Henry Bruce, 1st Baron Aberdare

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Henry Austin Bruce, 1st Baron Aberdare GCB, PC, FRS (16 April 1815 – 25 February 1895) was a British statesman who served in government during the late 19th century, most notably as Home Secretary and as Lord President of the Council.[1]

Contents

Background and education

Henry Bruce was born at Duffryn, Aberdare, Glamorganshire, the son of John Bruce, a Glamorganshire landowner, by his wife Sarah, daughter of Reverend Hugh Williams Austin. John Bruce's original family name was Knight, but on coming of age in 1805 he assumed the name of Bruce: his mother, through whom he inherited the Duffryn estate, was the daughter of William Bruce, high sheriff of Glamorganshire. Henry was educated at Swansea Grammar School, and in 1837 was called to the bar. Shortly after he had begun to practice, the discovery of coal beneath the Duffryn and other Aberdare Valley estates brought the family great wealth.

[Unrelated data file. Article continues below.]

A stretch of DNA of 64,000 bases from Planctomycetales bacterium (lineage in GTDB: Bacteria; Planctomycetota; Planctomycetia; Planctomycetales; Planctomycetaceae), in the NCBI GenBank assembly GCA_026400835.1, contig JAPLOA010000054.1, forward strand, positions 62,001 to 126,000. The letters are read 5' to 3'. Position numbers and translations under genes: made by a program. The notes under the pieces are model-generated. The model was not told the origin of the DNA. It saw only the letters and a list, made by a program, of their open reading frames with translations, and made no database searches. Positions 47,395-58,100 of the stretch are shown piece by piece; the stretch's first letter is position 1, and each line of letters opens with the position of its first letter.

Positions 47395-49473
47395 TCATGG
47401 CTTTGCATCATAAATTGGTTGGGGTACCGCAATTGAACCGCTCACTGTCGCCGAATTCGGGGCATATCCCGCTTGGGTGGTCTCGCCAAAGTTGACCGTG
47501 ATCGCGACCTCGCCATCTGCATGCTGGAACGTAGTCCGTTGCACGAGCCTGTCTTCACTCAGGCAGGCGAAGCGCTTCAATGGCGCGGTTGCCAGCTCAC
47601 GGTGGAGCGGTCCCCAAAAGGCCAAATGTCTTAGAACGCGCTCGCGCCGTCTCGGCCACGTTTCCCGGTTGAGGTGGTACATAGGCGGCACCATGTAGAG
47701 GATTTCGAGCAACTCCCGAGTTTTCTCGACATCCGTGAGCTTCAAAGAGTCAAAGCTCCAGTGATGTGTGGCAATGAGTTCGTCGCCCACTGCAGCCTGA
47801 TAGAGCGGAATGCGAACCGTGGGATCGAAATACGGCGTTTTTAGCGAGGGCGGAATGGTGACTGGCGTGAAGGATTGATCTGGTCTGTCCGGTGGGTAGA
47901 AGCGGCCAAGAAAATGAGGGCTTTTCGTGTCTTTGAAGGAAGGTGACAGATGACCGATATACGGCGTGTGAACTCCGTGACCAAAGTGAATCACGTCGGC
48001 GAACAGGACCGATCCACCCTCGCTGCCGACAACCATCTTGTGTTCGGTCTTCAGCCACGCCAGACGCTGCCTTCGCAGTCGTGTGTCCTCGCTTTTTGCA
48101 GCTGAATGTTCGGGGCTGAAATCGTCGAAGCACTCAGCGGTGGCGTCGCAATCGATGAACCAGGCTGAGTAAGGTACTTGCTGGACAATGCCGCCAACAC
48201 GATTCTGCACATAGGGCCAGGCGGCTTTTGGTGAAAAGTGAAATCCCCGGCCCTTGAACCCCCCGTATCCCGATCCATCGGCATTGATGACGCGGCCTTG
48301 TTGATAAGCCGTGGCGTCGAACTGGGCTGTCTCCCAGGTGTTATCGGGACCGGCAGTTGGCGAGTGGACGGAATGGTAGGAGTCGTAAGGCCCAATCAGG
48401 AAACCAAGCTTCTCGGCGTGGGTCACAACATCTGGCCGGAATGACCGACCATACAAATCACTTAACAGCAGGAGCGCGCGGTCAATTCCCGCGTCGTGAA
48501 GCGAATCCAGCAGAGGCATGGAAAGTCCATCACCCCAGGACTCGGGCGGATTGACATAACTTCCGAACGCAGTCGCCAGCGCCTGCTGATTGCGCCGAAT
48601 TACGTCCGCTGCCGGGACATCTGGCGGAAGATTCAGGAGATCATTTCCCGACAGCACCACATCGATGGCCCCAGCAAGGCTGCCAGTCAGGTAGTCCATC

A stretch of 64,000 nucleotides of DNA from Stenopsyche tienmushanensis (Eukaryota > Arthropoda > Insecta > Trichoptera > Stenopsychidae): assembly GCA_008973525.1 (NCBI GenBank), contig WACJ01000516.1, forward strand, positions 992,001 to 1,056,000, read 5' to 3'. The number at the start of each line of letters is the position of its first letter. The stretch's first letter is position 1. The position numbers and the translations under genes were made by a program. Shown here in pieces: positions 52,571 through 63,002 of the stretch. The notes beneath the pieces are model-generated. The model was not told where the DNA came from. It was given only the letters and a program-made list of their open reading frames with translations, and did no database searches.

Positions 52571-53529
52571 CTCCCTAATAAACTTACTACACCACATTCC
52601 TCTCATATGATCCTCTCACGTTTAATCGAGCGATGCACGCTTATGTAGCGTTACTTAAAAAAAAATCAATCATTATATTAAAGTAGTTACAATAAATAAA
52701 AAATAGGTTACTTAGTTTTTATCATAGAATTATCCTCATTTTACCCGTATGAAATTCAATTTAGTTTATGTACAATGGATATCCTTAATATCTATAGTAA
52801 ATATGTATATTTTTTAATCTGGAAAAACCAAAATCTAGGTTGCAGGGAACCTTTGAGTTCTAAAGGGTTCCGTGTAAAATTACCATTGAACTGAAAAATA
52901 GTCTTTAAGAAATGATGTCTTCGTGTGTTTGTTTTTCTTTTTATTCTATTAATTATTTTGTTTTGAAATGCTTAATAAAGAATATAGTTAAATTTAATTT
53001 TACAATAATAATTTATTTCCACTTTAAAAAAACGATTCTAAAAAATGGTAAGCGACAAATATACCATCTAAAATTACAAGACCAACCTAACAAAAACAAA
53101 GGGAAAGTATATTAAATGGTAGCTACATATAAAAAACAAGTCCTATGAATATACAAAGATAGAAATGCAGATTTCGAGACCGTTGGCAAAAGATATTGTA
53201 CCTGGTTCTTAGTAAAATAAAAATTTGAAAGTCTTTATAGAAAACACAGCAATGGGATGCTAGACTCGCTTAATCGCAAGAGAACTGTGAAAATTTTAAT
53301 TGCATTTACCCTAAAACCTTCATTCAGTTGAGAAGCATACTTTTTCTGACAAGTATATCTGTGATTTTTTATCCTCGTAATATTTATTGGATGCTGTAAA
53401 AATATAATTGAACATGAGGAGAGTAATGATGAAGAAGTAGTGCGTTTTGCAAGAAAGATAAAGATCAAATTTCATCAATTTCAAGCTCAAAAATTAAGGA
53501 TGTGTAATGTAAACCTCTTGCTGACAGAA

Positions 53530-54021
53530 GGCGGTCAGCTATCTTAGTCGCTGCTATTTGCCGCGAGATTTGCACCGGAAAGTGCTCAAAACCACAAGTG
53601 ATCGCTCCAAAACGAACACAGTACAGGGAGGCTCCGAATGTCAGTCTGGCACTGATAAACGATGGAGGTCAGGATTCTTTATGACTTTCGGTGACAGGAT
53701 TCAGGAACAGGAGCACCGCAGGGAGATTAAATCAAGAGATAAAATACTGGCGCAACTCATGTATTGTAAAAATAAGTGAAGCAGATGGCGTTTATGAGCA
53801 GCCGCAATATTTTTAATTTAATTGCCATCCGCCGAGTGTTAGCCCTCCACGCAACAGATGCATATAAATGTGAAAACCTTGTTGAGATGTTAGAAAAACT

Political career

From 1847 to 1854 Bruce was stipendiary magistrate for Merthyr Tydfil and Aberdare, resigning the position in the latter year, when he entered parliament as Liberal member for Merthyr Tydfil. During this time, he became involved in the management of the Dowlais Iron Company. In 1862 he became Under-Secretary of State for the Home Department, and in 1868, after losing his seat at Merthyr Tydfil, but being re-elected for Renfrewshire, he was made Home Secretary by William Ewart Gladstone. His tenure of this office was conspicuous for a reform of the licensing laws, and he was responsible for the Licensing Act 1872, which made the magistrates the licensing authority, increased the penalties for misconduct in public-houses and shortened the number of hours for the sale of drink. In 1873 Bruce relinquished the home secretaryship, at Gladstone's request, to become Lord President of the Council, and was raised to the peerage as Baron Aberdare, of Duffryn in the County of Glamorgan, on 23 August that year.

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